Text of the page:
Cleaning Up Old Posts, The Gateway to Your Blog

Filed as Features on August 21, 2007 8:13 am

Graphic Copyright Lorelle VanFossen - New and improved blog post signA popular article I wrote recently, SEO Tips: Increase Page Rank By Revitalizing Your Old Posts, offered tips on why and how to put some new life into your old posts, thus increasing their value.

Old posts, especially timeless posts, continue to give value to your blog for many years, bringing in new readers and visitors as they discover your blog posts in their searches. The more they are linked to by others, the more likely that post becomes a gateway to your blog, the first impression new visitors see when they walk in the door.

My Tech Talk recently offered a post on helping individuals or businesses learn how to blog and featured my article, Learning About Blogging and How to Blog. I thanked them for the link, then decided to check out the article on my blog. After all, it’d been quite a while since I’d looked.

Thank goodness I checked!

The article was written in 2005 and continues to get a lot of attention through trackbacks and comments today, two years later. It pops in and out of the top 25 most popular posts lists. It is post ID number 31 on my blog, so it came from the earliest days of this blog when I was still running it solely as a test blog for WordPress.com. My blog was called “Lorelle on WordPress” back then because everyone was calling their blog “Mark on WordPress”, “Matt on WordPress”, and whatever your name was on WordPress. The name stuck, as did the blog’s purpose.

I’ve not looked at that post with more than a cursory glance since it was published. Getting so much attention, maybe I should have given it a look over to make sure it was still worthy of that attention sooner, especially since many link to it and it’s a gateway to the first thing people see on my blog. I checked it to to see:

  • What it says.
  • How it says it.
  • If it still says what I want it to say.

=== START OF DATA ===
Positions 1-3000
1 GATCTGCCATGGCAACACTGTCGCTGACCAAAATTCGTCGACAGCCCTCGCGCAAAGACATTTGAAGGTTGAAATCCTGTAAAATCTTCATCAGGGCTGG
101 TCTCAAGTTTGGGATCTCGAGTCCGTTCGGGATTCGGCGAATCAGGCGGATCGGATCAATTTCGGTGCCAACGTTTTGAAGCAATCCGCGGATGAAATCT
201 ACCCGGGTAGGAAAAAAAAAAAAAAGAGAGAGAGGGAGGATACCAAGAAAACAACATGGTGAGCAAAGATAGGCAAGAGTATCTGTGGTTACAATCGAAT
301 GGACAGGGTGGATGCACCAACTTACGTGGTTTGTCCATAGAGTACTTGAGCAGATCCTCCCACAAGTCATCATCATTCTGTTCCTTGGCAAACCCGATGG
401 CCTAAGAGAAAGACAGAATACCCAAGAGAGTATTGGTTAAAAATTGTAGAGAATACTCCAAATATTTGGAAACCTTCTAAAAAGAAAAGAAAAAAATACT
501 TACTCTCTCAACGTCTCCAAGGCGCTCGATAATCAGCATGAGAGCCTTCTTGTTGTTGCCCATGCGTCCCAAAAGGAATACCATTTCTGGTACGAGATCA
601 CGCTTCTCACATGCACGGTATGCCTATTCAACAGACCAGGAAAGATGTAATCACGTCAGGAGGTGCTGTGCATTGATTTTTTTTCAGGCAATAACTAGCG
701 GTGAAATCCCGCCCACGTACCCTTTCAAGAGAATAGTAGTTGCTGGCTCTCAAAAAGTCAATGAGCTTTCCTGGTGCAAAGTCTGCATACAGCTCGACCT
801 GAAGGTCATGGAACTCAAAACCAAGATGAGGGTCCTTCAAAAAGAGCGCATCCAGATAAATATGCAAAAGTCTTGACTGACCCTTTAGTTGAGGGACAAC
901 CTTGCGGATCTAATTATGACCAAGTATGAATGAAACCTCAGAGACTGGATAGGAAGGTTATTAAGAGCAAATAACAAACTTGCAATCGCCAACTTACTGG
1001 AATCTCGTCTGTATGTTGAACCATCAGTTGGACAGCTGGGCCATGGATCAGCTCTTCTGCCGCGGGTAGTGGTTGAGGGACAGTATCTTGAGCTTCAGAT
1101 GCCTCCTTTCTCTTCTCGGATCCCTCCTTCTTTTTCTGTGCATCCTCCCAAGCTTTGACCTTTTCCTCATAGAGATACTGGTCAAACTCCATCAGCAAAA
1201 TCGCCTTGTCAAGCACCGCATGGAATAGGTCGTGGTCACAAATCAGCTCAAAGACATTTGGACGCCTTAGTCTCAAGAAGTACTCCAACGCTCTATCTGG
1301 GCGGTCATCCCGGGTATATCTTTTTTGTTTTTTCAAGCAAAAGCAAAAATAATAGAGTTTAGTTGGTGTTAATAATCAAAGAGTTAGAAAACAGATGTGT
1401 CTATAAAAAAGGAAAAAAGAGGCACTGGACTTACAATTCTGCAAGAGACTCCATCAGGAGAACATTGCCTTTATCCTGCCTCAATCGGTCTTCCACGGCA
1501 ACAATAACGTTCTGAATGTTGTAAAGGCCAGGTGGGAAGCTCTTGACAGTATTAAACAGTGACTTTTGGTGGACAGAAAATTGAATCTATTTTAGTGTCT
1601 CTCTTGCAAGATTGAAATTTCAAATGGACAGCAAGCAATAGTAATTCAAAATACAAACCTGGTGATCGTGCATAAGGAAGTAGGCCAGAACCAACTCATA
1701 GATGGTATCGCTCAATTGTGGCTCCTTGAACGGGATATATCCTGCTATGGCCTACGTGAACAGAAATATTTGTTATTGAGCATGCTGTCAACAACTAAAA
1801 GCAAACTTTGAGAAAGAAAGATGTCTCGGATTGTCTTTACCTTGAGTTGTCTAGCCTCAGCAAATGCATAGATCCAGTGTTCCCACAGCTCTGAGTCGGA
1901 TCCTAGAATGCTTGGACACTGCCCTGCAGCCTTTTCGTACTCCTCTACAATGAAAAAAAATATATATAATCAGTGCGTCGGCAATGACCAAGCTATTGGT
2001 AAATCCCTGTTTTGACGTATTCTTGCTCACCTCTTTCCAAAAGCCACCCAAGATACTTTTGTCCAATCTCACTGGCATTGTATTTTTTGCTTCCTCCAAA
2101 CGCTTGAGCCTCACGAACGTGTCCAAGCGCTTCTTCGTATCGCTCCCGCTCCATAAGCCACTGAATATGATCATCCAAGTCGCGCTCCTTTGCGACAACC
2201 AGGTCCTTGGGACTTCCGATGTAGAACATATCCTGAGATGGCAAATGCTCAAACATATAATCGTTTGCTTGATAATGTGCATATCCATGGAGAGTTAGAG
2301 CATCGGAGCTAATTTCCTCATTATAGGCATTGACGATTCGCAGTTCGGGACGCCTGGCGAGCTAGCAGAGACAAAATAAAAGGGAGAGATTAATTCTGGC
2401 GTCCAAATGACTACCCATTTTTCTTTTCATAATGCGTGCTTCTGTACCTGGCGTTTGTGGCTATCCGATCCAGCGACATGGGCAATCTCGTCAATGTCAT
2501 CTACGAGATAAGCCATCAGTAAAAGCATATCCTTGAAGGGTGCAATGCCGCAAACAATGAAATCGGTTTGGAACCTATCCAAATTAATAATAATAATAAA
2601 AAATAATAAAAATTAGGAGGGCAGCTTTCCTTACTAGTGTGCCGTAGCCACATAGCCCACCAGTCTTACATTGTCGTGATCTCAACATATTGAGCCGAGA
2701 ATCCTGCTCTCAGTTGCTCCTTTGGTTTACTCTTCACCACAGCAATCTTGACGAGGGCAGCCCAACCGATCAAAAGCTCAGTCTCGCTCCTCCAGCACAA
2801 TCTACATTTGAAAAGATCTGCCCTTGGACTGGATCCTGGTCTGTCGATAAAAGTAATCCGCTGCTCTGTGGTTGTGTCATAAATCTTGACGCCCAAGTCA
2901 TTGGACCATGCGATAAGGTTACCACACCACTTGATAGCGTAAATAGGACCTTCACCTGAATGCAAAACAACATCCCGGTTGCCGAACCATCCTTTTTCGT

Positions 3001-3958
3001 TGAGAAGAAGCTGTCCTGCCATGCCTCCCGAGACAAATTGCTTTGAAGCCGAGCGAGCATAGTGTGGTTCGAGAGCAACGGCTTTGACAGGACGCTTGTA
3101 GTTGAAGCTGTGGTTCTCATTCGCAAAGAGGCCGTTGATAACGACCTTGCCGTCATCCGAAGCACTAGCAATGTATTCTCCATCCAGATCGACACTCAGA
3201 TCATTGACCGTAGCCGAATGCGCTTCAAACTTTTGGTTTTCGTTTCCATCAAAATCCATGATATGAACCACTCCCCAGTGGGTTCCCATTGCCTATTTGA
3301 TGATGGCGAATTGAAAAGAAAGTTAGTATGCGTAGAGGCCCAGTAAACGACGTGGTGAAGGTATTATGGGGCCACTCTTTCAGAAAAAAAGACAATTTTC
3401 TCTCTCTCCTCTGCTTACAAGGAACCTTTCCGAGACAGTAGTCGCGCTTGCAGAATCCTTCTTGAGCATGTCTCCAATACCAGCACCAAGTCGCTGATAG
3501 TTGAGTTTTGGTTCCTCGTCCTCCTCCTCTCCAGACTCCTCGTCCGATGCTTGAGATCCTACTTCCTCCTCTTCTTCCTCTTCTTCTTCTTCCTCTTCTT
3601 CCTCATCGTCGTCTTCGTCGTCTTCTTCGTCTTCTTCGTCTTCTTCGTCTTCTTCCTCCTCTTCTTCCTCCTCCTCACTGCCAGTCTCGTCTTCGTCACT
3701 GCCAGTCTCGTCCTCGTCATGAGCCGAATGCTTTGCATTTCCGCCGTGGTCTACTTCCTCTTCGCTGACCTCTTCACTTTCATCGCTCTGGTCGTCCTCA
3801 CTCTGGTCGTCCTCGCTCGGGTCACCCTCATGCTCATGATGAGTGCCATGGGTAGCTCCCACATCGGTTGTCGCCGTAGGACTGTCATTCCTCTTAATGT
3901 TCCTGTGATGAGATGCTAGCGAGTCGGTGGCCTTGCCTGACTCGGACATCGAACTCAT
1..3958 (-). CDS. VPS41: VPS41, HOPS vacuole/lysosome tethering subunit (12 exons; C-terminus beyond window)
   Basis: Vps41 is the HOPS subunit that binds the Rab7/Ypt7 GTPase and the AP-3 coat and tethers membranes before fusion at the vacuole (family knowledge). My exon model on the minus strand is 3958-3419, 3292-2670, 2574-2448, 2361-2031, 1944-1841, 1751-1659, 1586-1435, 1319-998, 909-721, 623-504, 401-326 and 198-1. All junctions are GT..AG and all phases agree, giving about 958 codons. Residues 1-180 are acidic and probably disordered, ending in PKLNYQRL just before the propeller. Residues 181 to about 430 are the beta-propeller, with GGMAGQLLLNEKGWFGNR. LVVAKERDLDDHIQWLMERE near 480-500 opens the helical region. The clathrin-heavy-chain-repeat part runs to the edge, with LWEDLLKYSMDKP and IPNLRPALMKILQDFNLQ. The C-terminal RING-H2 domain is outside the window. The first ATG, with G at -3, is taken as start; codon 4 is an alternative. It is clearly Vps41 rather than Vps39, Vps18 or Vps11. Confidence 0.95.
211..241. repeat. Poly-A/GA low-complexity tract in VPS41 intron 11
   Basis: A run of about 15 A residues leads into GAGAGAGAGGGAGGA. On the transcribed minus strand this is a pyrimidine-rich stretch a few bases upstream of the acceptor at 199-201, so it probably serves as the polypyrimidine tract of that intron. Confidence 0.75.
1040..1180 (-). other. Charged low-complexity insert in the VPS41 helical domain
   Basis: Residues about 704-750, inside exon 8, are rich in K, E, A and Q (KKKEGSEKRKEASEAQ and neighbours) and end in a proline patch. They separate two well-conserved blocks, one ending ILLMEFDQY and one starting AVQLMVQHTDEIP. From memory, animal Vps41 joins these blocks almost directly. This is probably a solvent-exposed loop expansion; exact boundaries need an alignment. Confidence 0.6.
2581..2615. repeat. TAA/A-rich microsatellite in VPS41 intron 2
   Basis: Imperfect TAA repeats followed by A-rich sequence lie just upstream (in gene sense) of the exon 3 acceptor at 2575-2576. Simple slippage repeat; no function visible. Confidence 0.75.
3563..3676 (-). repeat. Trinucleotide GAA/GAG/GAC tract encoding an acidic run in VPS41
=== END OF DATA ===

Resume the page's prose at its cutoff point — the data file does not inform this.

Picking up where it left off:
• Is it offering good links to other resources on my blog?
  • Are the outgoing links still valid?
  • What can I do to make it even better?

Here are the steps I took to clean up my old post.

Add Value by Offering Related Content

First thing I did was check the Related Articles section to make sure the articles included in that list also included more recent articles I’ve written on the subject. It didn’t.

I create this list manually, without the aid of a WordPress Plugin. I went through my blog posts and added more recent related posts.

I had too many. So I categorized them, breaking them down by general subject, to help direct the readers to the information they need, increasing the ease of navigation, thus the value of the links.

These related post links provide some interesting value to your blog and blog post. The link lists connects the reader with more information, thus giving them more than what they thought they would find upon arrival.

It also says “This person knows what she’s writing about.” By providing related content links and lists, it helps establish you as an expert. You didn’t just write one post on blogging tips, but 5, 10, or 20 or more. You clearly must know what you’re talking about.

It creates a body of work, a collection of writings that establishes reputation and expertise. This says a lot about the kind of blogger you are, and how long you have been blogging.

Clean Up The Content

Second thing I did was spell check it. When I wrote it, Firefox and WordPress didn’t offer spell checking features and some small “errers” slipped in, especially the notorious “from” versus “form” common errors. I then reread the entire article.

It consisted of paragraph after paragraph of too much information, with few bullet points or emphasis on specific points being made in the article. It also had a lot of clutter information that needed serious editing.

In the past two years, I’ve improved my writing style on , using more condensed phrasing and making my points in bullets or under headings, thus leading the eye through the content, pulling the reader from point to point in the process to the end.

I pulled out the vacuum, power sander, and paint brushes and started to work.

I broke up huge sections of content into heading sections. When it was possible to break paragraphs of information and tips into bullet points, I did so. I stripped out tangential and unnecessary content and put the focus back on the points I wanted to make.

The article is now longer, but that is due to the space added by headings and bullets, along with some new graphics. I cut about 500 words, give or take, from the article’s actual post length.

It now flows from point to point with good headings, leading the reader through to the end.

Checking External Links

I included a list of articles I’d found at the time covering the how-to aspects of blogging. These were now over 2 years old and possibly out of date as well as out of existence.